Step 20

Push the lower support block firmly so that the front of the steering column support is a snug but free moving fit. Tighten screws into the block to secure in position

Step 21

The wheel is positioned midway in the gap. Use an M6 x 100mm roofing bolt that uses nuts and washers to centralise and secure. Use a final nylon insert nut

Step 22

Attach the bottom of the front steering support column using adhesive and the cross dowel fixings. In addition, a 6mm wood dowel is positioned between the cross dowel fixings

Step 23

The rear wheels use M6 roofing bolts as spindles. PTFE tape is again used

Step 24

Feed the remainder of each bolt through the blocks

Step 25

Secure each wheel spindle in position, ensuring that the wheel can be rotated with minimal friction. Use a nylon insert nut and

a touch of adhesive to lock the wheel spindle in position

Step 26

Attach a wheel shield strip into position

Step 27

Feed a length of 25mm dowel through the hole bored at the top of the front steering upright, and secure with a screw and adhesive. The scooter is now complete

Construction differences for scooter with two front wheels

For the scooter with two front wheels, the deck is narrower and a slot is cut at the rear to take a single wheel.

The wheel chosen was a 50mm fixed castor. Alternatively, a larger wheel could be used and mounted through the slot, with support blocks either side.

Cut and attach a reinforcing plate to the bottom of the deck as with the other scooter, but making allowances for the single wheel.

The castor is fitted on with angled spacers which are glued, screwed and finally bolted in place, before a thin wood cover is added.

The angled spacers allow the wheel to be raised so that the deck is about 35mm above ground level.

Attach a wheel on each of the front steering column legs using M6 roofing bolts, washers and a nylon insert nut.

Attach the steering column support to the deck using cross dowel fixings and adhesive. And there we have the alternative build.


Woodworkers Institute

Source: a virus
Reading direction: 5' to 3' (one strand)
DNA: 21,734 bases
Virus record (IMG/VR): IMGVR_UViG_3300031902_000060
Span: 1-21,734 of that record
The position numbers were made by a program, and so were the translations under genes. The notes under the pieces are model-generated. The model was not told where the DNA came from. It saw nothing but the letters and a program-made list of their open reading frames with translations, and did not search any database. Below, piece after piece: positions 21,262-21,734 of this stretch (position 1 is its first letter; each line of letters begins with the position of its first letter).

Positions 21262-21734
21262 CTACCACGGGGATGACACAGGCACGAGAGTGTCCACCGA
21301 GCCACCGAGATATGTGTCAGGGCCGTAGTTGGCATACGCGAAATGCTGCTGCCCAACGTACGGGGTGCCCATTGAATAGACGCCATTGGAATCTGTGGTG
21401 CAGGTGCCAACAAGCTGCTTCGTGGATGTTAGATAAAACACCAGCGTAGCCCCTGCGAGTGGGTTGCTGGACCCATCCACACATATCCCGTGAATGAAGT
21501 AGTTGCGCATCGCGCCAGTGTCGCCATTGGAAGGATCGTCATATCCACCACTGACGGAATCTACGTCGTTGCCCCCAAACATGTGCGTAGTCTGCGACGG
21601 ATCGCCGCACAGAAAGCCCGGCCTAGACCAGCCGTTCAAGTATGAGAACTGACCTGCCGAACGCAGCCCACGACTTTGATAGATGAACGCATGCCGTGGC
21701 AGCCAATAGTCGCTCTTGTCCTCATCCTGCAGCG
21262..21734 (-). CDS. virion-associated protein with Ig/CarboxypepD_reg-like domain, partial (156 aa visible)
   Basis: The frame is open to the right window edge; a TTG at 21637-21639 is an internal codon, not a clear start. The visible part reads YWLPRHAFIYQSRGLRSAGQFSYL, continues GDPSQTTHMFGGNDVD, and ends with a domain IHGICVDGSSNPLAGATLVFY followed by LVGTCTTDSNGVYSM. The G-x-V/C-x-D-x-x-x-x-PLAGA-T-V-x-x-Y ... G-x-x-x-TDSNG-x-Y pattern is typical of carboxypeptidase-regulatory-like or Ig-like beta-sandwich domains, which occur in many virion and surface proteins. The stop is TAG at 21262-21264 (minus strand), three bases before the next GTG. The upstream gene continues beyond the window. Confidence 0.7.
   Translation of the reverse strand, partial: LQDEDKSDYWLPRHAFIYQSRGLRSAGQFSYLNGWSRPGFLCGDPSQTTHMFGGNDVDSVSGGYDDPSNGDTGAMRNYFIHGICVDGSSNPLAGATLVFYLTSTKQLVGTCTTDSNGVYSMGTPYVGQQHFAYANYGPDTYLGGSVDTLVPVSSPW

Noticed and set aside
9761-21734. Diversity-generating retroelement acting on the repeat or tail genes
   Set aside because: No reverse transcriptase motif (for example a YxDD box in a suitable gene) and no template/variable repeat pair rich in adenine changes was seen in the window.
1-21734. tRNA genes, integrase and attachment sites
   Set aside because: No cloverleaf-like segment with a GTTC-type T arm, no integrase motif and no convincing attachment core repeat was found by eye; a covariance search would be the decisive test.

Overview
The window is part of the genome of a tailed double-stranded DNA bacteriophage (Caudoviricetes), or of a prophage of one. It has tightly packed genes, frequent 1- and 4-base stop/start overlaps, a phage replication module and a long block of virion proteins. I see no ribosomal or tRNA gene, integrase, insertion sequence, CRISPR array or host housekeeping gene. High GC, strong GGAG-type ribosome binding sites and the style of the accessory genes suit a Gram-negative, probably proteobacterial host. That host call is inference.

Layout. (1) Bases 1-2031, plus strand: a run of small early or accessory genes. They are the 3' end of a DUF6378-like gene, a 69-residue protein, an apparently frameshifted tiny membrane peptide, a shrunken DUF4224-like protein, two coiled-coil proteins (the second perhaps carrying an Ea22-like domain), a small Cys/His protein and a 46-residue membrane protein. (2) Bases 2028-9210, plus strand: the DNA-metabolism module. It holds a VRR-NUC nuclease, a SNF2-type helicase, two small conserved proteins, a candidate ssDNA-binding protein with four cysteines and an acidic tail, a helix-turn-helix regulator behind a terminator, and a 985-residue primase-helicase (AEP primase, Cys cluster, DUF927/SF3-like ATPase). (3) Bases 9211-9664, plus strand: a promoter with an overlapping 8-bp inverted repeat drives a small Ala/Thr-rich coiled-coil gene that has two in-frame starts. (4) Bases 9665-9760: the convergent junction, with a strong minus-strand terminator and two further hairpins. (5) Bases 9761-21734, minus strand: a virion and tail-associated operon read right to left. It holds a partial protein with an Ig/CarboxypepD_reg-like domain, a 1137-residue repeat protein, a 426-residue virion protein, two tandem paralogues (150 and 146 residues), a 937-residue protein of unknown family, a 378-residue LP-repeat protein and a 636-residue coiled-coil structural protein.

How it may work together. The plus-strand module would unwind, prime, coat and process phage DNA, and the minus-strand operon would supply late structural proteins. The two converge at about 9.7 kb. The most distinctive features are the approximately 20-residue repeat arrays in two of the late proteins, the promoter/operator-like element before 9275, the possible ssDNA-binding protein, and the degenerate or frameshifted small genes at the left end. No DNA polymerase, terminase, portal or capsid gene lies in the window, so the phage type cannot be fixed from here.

Tagged In:

James Hatter , Toy , Scooter , children , woodworking

Safety First

There are important issues that must be addressed when making toys. These relate to the safe practices and materials used to ensure they do not pose a risk to the young user. A clear guidance is found in the European Toy Standards EN71, and these must be adhered to. Essentially, the structure must not use hazardous materials, or have features that can cause injury. These standards have been followed in the construction of the scooters featured in this project. The materials used include plywood and hardwood, all edges have been rounded, and finished with a low VOC water-based varnish or paint. The screws and other fixing items have had PVA adhesive added to give protection against becoming loose, and wood plugs used to cover most screw heads. The final nuts used have a nylon insert to reduce the risk of loosening. The steering joint has been limited to ensure that it does not become a finger trap. Having taken all steps to ensure this, it must be stressed that a toy of this type should only be used while there is a responsible person present, and a safety helmet should be worn. The larger wheels used for this project are 102mm diameter moulded disc type. They have a hub width of 20mm and a bore of 6.35mm. The rear wheel used in version two is a 50mm fixed wheel castor. The spindles used for the moulded wheels are M6 roofing bolts.
Cross dowels are used to secure the front steering column support parts, and to the deck. These provide a very strong joint. These require a 6mm hole to take the cross dowel screw and a 10mm hole to take the cross dowel. It is preferable for the 10mm hole not to be drilled all the way through, for added strength.

General Information

Moulded Disc wheels used are 102mm, Ref DW102 supplied by Hobbies Ltd.
Tel: 01508 549333
Adhesive, PVA adhesive, screws, roofing bolts, cross dowels, cross dowel screws & PTFE tape, supplied by Screwfix Direct
Tel: 0500 414141

Diagrams Click an image to enlarge